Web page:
Research from Harvard University finds what students feel works in the classroom doesn't necessarily line up with what actually does, as demonstrated by their belief that they learn more from lectures despite assessment results showing active learning methods are more effective, Edutopia reports.
The study divided classes in half, with one group taught through active learning methods and the other through lectures. The groups were then flipped, and when students were asked which approach they found more effective, most chose the lecture model despite active learning producing better academic results.
Because of this perception, Edutopia Research and Standards Editor Youki Terada suggests educators try to persuade students of active learning's benefits to them and their educations, guiding the development of metacognitive skills while explaining that education is rarely a straight-forward process and that struggle can be productive.
Learning is often a messy process. Rarely are students taught something once and able to embed that knowledge immediately. Instead, gaining an education is a back-and-forth process where mistakes are made and ideas argued. Active learning embodies this style of education, where students are as heavily involved in the teaching process as their educators.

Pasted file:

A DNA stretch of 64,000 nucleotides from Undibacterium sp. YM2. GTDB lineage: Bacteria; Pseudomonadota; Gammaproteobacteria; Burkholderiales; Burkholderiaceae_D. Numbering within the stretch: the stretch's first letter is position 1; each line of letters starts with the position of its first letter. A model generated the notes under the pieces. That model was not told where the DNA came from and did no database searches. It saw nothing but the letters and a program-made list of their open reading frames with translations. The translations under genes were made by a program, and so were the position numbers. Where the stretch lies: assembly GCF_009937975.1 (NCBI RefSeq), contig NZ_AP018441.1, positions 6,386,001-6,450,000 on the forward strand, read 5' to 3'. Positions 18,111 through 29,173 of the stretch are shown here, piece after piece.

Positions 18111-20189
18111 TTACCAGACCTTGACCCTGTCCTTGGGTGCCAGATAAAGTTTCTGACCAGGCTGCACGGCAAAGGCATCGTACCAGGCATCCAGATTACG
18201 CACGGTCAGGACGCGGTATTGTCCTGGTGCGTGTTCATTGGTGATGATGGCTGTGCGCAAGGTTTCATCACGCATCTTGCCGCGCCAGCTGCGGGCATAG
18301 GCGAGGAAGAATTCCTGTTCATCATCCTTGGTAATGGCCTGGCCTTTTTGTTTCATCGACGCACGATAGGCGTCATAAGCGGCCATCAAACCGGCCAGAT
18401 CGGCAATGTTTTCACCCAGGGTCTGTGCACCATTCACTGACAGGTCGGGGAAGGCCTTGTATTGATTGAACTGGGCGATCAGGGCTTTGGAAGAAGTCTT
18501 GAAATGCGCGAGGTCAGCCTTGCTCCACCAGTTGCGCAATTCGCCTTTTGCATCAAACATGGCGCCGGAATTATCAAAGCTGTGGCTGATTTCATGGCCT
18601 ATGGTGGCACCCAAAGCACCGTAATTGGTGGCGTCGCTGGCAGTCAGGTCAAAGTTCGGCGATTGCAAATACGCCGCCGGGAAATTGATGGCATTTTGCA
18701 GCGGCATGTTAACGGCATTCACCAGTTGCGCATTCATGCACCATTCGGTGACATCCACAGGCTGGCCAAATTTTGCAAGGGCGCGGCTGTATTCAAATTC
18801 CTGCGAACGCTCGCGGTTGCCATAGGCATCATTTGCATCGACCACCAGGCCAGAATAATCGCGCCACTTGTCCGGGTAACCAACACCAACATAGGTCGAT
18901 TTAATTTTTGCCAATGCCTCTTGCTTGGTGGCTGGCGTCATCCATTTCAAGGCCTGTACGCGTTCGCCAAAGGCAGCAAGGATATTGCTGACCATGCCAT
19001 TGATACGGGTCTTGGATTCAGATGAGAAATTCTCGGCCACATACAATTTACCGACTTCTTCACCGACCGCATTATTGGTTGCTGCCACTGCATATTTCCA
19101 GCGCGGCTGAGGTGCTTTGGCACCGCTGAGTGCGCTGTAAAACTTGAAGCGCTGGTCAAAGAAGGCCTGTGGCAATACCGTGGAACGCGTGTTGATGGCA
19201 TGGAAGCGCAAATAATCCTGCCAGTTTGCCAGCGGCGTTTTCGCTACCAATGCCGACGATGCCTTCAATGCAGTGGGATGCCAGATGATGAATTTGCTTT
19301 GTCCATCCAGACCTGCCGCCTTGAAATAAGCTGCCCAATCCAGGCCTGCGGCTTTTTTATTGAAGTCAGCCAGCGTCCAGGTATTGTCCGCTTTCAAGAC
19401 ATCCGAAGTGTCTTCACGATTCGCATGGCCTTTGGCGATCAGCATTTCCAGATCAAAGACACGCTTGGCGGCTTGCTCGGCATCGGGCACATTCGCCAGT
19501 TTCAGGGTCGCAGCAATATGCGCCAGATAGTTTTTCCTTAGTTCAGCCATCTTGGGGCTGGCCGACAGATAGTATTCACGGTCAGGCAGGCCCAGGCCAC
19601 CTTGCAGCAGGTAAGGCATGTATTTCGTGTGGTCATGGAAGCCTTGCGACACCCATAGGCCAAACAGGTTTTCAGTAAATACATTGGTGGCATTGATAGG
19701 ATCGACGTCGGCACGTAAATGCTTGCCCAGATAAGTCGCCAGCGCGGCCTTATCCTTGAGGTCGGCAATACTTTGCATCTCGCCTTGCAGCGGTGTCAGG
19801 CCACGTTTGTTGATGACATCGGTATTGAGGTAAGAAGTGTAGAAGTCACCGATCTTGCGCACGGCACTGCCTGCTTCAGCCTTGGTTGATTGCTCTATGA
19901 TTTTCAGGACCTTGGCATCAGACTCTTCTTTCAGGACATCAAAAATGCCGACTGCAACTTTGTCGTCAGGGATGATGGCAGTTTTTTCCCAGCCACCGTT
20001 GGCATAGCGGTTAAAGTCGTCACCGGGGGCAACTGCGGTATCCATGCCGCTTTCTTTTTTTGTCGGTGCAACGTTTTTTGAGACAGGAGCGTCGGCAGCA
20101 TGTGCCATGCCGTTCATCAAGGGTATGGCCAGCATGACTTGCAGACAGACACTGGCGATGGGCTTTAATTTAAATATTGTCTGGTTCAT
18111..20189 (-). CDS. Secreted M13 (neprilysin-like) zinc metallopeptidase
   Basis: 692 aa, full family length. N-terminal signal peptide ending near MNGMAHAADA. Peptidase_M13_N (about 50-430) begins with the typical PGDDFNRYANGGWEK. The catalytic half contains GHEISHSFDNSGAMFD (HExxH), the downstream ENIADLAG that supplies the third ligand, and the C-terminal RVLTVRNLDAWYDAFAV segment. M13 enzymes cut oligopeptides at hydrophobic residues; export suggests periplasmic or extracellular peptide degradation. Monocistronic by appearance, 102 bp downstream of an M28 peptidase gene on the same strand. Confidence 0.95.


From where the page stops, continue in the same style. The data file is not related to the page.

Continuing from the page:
This style of learning isn't comfortable for everyone, with some believing it’s also less effective. But with studies showing the opposite, educators and administrators may need to add an extra step into curriculum to get pupils onboard.
Simply telling students active learning is a better style is likely not the best approach. Instead, involving them in the process of, for example, planning some of the classroom activities may help amplify their excitement from the start. Tapping students to have some ownership in the learning process may ultimately boost their overall feeling about the material and learning approach. When they are allowed to make choices, they “see a course as more valuable and more directly related to their goals,” according to Stanford University’s Teaching Commons.